Cloud Services in 2012: Reshaping the Role of the CIO

Rick Wright, Principal, CIO Advisory and Global Cloud Enablement Program Leader

According to a 2012 survey conducted by IDG Research Services for KPMG LLP, the cloud was second only to mobility among business trends where CIOs expected significant benefits.

Of course, the cloud is top of mind for most CIOs today. What’s interesting, however, is how CIOs are changing the way they think about the cloud—and what these changes suggest about the new role of the CIO today.

In a 2011 KPMG survey of CIOs and the cloud, the top concerns of respondents were data security, privacy, and regulatory compliance. Since then, these concerns have lessened. Although security will always be an issue, the industry has not seen a significant uptick in the number of security breaches caused by the cloud-based service model. In fact, most companies would acknowledge that their on-site data stores have fewer layers of protection than a major data center where security is rigorously enforced as an essential part of the provider’s business model. These data centers are also increasingly regulated by the government and subject to certification by industry groups.

At the same time, CIOs have greatly expanded their adoption of cloud services. Even a few years ago, cloud services were used mainly to support noncore business processes such as e-mail, collaboration, and IT operations. Now, core business processes involving data and lines of business are being supported by cloud service providers, resulting in a more flexible and cost-efficient delivery of IT services.

With this shift in thinking about the cloud, CIOs have new concerns focused primarily in three areas:

The complexity of implementation. Cloud services must be integrated into legacy IT environments, organizational structures, and user interfaces. Cloud services can often require new capabilities, processes, and procedures that call for user training and a reconsideration of business goals.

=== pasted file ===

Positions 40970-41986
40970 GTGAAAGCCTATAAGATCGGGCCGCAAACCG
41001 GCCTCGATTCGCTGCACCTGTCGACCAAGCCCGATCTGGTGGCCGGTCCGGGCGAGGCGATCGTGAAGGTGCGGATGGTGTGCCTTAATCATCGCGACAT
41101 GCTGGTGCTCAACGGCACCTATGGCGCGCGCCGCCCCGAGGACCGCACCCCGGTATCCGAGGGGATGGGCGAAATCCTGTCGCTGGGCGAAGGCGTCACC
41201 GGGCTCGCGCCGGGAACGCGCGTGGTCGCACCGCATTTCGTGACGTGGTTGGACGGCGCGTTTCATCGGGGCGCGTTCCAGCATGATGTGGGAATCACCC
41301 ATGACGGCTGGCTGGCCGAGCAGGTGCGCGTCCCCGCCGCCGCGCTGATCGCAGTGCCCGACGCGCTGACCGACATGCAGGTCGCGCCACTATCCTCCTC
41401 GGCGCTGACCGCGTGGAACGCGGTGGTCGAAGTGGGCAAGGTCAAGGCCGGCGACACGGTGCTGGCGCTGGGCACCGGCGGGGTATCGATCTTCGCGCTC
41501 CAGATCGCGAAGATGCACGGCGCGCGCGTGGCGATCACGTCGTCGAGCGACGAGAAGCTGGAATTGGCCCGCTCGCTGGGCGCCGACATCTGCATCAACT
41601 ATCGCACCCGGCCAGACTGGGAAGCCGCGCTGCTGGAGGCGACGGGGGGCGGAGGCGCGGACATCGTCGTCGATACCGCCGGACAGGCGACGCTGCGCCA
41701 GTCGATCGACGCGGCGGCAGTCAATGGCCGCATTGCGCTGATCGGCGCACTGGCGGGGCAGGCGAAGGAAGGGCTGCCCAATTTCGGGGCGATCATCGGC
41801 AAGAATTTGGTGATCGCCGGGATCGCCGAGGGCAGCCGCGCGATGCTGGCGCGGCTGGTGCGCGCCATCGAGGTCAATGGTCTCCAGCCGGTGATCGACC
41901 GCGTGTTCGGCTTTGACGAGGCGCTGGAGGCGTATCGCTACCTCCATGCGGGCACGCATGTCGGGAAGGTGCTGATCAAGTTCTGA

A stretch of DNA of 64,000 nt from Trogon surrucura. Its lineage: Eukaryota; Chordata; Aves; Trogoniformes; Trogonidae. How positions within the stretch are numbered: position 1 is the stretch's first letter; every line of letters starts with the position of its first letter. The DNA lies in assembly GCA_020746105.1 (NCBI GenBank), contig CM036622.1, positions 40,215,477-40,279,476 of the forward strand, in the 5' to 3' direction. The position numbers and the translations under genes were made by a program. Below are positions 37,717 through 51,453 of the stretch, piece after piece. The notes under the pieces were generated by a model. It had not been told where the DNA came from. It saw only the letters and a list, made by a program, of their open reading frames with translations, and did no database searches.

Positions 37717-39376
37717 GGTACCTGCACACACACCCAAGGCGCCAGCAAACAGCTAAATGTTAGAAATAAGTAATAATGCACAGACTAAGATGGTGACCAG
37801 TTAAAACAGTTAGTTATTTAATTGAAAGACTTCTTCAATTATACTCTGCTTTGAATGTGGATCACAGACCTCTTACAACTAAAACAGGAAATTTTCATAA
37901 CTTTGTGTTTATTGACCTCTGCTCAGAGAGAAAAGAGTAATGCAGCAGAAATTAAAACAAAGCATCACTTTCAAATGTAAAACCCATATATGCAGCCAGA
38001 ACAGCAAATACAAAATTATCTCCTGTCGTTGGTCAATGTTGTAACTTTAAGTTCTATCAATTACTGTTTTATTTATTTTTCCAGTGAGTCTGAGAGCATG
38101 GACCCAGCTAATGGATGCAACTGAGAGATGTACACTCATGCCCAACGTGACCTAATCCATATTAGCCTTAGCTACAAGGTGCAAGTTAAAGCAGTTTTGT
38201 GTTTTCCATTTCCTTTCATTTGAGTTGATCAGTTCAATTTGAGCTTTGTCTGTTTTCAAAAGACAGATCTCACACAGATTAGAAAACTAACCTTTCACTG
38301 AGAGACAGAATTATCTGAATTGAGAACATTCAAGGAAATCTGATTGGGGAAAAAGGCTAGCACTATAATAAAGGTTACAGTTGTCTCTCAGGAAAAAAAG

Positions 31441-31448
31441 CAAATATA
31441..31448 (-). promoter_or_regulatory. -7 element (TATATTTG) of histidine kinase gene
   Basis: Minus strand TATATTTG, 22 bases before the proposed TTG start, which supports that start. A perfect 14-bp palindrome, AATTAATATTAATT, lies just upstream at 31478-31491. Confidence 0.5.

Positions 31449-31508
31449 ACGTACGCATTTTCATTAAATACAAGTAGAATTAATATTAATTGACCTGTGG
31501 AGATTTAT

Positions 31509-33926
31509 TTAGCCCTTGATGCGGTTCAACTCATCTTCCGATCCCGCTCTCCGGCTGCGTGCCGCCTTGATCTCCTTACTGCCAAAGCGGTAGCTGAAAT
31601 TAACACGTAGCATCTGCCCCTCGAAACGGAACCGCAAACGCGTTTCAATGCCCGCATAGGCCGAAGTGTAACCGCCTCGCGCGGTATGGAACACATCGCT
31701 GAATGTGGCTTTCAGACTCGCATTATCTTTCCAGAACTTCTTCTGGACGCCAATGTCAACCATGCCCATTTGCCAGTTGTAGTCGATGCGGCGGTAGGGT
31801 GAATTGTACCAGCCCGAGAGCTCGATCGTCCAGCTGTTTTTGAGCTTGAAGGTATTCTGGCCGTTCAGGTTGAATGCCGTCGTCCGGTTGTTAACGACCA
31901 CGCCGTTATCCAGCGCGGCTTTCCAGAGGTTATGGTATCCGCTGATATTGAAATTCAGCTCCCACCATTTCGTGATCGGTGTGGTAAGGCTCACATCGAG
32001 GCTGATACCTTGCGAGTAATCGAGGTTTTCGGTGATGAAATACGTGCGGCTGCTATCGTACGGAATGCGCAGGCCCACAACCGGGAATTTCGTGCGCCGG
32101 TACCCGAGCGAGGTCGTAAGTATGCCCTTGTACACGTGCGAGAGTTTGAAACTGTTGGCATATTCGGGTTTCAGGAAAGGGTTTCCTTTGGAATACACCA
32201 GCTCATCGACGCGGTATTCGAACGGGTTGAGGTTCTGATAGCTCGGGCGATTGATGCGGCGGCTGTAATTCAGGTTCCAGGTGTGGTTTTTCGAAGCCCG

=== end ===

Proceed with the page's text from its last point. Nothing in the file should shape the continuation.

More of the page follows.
New forms of data management. When data is stored within the enterprise as well as in a multitude of virtual locations across the Internet, the challenges of protecting, integrating, accessing, and otherwise managing this data can increase exponentially. 

Loss of control over core business process. As IT services for functions such as HR, finance, and sales are delivered over the cloud, CIOs will be more dependent on their outside providers for business-critical services.  

In effect, the cloud represents a complete shift in the role of CIOs and IT. In the 2012 CIO survey mentioned earlier, respondents were asked about the key things their organization was doing in response to new IT and business trends. Their number-one response was “overhauling IT organizational models, operations, policies, and procedures.” We believe that cloud adoption is a primary driver for these changes and will continue to be a disruptive technology in the years ahead.   

So what do CIOs need to do in adapting to new technology paradigms created by the cloud? First of all, they should take a fresh look at how services are designed, developed, and delivered to their internal customers. The CIO will have to understand business needs, translate these needs into specific requirements, and then address these requirements by engaging a provider—all within a much shorter time frame than before. What used to be measured in years will now be accomplished in months, or even weeks.

The CIO also has to develop new skills in managing a growing portfolio of vendors providing cloud services. Where a CIO might have had a dozen software and hardware vendors in the past, that number can easily increase three or four times with cloud services. At the same time, interactions with cloud service providers will become more frequent and include complex discussions about service delivery options and service level agreements.

Finally, CIOs should keep in mind that the cloud is not so much a new technology as a new model of service delivery. Accordingly, CIOs will adopt a new role as service integrator. The more clearly they understand this new role, the better they can leverage the benefits of the cloud for their organization.

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